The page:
The show does have its critics. Jack, the Lake Wobegon tycoon, has canceled his sponsorship to protest the show's success. Keillor is forced to read letters from Jack criticizing him for going big-time and asking rhetorically, ''What happened to the tall, moody kid who used to stuff potatoes in the stovepipe?''
Keillor is quick to debunk what he sees as a false aura of sweetness and light about the Lake Wobegonese that attracts so many. He pointed out that the ''residents'' appear so shy and reserved that it seems to others they are aloof, and ''there's a failure of generosity on their part.''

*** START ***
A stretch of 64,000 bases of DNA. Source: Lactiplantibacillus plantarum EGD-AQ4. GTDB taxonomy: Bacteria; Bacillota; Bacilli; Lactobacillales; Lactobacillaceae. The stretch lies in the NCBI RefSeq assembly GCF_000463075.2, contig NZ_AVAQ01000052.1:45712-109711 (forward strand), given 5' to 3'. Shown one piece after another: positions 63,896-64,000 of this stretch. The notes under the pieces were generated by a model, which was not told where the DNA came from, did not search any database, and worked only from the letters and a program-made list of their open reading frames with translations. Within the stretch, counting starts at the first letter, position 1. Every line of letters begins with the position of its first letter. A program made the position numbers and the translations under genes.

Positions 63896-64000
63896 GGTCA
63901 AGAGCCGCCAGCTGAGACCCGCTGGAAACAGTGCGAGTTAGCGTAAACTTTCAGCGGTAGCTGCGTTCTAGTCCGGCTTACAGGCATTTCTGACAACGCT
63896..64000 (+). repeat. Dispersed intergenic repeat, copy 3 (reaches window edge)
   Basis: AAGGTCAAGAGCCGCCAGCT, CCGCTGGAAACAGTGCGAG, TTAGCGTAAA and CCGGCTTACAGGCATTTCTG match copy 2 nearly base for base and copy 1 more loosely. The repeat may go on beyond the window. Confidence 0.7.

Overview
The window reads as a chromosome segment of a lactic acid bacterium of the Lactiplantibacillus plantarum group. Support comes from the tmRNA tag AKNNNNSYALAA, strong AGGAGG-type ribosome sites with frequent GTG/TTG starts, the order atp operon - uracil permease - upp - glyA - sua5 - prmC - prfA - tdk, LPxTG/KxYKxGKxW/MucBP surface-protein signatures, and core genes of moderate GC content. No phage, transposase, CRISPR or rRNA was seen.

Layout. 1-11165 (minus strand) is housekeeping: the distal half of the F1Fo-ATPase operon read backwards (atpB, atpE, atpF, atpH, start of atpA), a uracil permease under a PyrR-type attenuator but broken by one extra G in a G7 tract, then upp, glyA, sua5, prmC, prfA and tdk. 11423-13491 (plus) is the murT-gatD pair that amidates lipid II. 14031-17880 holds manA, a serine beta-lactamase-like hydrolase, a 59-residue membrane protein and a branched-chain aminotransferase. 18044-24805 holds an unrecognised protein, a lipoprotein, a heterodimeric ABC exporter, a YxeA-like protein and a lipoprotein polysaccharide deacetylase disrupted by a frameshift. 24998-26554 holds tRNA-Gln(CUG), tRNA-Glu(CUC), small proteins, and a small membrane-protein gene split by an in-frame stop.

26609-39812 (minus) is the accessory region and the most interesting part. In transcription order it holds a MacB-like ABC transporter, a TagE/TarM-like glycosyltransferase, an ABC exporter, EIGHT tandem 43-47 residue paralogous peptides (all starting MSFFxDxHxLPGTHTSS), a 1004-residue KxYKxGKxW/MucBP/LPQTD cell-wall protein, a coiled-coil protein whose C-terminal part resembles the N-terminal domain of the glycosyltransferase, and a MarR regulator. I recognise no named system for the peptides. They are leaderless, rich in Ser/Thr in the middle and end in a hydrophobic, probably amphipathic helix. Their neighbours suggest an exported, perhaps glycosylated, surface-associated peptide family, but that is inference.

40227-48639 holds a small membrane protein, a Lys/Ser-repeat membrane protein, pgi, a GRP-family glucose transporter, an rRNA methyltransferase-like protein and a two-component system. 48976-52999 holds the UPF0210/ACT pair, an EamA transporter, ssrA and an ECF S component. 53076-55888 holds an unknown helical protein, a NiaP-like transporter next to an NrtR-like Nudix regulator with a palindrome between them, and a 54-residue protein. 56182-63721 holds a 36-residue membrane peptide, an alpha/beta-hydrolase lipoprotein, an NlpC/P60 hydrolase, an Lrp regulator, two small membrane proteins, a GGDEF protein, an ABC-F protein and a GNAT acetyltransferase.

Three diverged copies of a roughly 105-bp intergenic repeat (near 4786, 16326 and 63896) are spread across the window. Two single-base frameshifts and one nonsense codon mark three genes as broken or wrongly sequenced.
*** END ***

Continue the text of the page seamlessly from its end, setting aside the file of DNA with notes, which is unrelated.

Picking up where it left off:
As for the pangs of nostalgia many urbanites feel every Saturday night, Keillor said to forget them. ''You couldn't live there: All the people there know the same things and the same people. Their purpose is not to know new things, or encounter challenges, but to weave these ties so they can express themselves to others subliminally.''
After debunking any attempts to ascribe significance to his show, Keillor was asked which of the Lake Wobegon residents he felt closest to. His choice was Senator Thorvaldsen, who was given the name not by the voters, but by his parents, ''because it had a certain ring to it. He grew into the name and became an imposing figure,'' the 6 ft., 4 in. Keillor says, ''even though he didn't do much work. He will give you a big hello, and make a big fuss over you.''